This story is part of a KXAN series of reports called “Stop Mass Shootings,” providing context and exploring solutions surrounding gun violence in the wake of the deadly Uvalde school shooting. We want our reports to be a resource for Texans, as well as for lawmakers who are convening a month after the events in Uvalde to discuss how the state should move forward. Explore all “Stop Mass Shootings” stories by clicking here.

AUSTIN (KXAN) — The surveillance video showing the Robb Elementary School shooting that killed 19 children and two teachers is putting into focus testimony given by the head of the Texas Department of Public Safety last month.

The video was leaked to the Austin American-Statesman days before victims’ families were set to watch the video for the first time.

The 77-minute video shows officers rush into the school minutes after the gunman fired shots as he entered a classroom. The officers, then, run from the door after additional shots were fired.

It would be more than an hour, as officers from multiple agencies arrived, before they would breach the classroom door and kill the shooter.

The video also shows one of the officers checking his phone. Texas State Rep. Joe Moody identified him as married to teacher Eva Mireles, who contacted him from her classroom after she had been shot.

“That’s my wife’s classroom,” an officer can be heard saying on the leaked video less than a minute later.

Texas DPS Director Steven McCraw described that moment and their findings during testimony in front of lawmakers in June. He said not long after the officer checked his phone, he received a call from his wife.

“He tried to move forward into the hallway. He was detained, and they took his gun away from him and escorted him off the scene,” McCraw said.

Moody highlighted a New York Post article that called out the officer as checking his phone and shared his response on Twitter.

“I’d not planned to speak publicly until the report was released, but I couldn’t say nothing seeing this man, who’s lost everything, maligned as if he was indifferent or actively malicious. Context matters.”

He continued, “To those who haven’t bothered to read even the news that’s been reported in your rush to judgment, he attempted to engage but was removed from the building and disarmed. We’ll have much to say about the police response, but no criticism of this officer.”

McCraw also faced questions about why officers, including his own, did not advance and breach the classroom sooner.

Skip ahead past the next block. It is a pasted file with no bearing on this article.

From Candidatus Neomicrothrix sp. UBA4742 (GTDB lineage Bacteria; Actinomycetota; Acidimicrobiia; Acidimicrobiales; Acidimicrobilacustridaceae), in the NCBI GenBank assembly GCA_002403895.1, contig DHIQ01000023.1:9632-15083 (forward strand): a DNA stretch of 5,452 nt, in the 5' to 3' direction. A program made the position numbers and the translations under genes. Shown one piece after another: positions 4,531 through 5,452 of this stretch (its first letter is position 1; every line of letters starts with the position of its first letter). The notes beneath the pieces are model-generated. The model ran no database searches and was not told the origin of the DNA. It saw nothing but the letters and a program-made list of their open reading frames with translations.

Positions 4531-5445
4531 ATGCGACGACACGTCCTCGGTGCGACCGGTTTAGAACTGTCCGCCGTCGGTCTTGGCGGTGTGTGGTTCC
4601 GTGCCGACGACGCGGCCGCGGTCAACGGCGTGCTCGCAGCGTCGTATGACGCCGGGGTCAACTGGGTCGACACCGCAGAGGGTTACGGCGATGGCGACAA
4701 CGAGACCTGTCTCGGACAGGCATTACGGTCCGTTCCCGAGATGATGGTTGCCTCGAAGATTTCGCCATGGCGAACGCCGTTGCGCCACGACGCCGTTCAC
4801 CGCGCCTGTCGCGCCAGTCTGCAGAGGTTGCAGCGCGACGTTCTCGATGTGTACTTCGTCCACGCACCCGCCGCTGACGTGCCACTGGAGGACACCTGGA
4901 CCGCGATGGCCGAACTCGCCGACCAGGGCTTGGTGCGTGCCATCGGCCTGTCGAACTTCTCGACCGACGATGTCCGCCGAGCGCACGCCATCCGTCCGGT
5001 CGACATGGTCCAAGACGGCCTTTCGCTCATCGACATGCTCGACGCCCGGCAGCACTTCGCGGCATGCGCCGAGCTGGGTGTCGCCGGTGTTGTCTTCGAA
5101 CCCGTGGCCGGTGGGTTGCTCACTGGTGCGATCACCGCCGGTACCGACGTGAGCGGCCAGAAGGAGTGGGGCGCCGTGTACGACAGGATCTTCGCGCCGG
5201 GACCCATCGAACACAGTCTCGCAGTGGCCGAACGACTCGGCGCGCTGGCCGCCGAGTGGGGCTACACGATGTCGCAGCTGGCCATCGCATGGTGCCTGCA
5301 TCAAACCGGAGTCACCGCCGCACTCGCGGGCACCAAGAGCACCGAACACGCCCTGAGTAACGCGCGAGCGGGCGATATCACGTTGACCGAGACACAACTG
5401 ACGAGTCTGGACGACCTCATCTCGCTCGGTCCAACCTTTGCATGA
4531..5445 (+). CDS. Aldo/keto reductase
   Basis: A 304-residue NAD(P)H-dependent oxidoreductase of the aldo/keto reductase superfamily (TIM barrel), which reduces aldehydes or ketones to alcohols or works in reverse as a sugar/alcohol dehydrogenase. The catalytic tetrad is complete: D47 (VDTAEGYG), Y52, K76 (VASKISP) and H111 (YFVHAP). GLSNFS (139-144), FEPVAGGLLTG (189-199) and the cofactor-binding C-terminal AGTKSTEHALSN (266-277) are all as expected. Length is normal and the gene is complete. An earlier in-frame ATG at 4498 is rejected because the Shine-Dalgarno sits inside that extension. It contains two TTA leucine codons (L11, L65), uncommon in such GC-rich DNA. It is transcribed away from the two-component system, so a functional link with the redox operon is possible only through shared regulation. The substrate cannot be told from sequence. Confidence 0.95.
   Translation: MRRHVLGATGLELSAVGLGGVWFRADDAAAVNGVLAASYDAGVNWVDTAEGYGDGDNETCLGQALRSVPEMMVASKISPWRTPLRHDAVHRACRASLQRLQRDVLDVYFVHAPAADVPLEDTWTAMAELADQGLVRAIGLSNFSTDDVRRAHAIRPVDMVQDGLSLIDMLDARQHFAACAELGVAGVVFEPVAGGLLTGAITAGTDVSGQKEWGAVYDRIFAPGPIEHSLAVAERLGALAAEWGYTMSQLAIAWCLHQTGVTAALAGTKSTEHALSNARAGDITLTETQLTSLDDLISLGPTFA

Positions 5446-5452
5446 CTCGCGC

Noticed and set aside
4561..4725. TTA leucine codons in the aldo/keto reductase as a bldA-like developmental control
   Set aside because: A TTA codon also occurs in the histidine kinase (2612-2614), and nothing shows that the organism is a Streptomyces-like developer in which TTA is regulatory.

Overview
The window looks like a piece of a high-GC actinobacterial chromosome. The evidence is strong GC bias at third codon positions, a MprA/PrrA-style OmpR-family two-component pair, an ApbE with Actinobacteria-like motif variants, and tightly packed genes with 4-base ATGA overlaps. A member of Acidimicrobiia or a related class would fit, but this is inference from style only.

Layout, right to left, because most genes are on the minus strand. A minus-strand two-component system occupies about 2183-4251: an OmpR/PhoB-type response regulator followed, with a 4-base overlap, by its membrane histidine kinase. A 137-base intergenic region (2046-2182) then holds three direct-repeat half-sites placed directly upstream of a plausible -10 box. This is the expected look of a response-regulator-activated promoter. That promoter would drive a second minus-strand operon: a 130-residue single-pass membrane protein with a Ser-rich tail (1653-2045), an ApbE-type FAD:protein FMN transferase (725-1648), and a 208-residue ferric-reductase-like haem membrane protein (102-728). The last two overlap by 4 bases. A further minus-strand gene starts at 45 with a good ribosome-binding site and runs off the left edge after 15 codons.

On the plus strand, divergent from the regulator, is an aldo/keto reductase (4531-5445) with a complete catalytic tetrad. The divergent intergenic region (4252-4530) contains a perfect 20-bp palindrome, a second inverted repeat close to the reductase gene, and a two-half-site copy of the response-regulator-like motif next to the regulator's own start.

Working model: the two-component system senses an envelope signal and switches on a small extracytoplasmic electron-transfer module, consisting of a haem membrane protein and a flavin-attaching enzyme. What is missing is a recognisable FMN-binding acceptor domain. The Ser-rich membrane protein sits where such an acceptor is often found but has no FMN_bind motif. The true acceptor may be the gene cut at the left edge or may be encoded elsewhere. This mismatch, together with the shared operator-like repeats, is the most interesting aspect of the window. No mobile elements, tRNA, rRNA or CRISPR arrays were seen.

“It is our policy to follow the on-scene commander. It is dangerous if you do not,” McCraw said during a June Senate hearing.

ALERRT released a report in early July criticizing the law enforcement response to the May 24 shooting. The report stated, “when the officers were fired at, momentum was lost. The officers fell back, and it took more than an hour to regain momentum and gain access to critically-injured people.”

The leaked video shows most of the gunshots were fired inside of the classroom before officers entered the elementary school. But, throughout the more than hour officers were in the building, more gunfire was audible through the surveillance recording. Still, officers did not advance on the classroom door.

Instead, multiple officers stood at the end of the hallway with their rifles focused on the area just outside the classroom door where the shooter was located.

It is unclear if the video the Texas House Investigatory committee plans to release to families and the public on Sunday will show more of the response.

A source close to the committee told KXAN the video set to be released Sunday will be a 77-minute unedited video of the school hallways with no sound.

The leaked video by the Austin American-Statesman Tuesday included cell phone video, body-worn camera video and surveillance video from outside of the school.

The committee also plans to release its report, which will include parts of the never-before-heard testimony given by the Uvalde sheriff and Uvalde CISD Police Chief Pete Arredondo during closed-door sessions.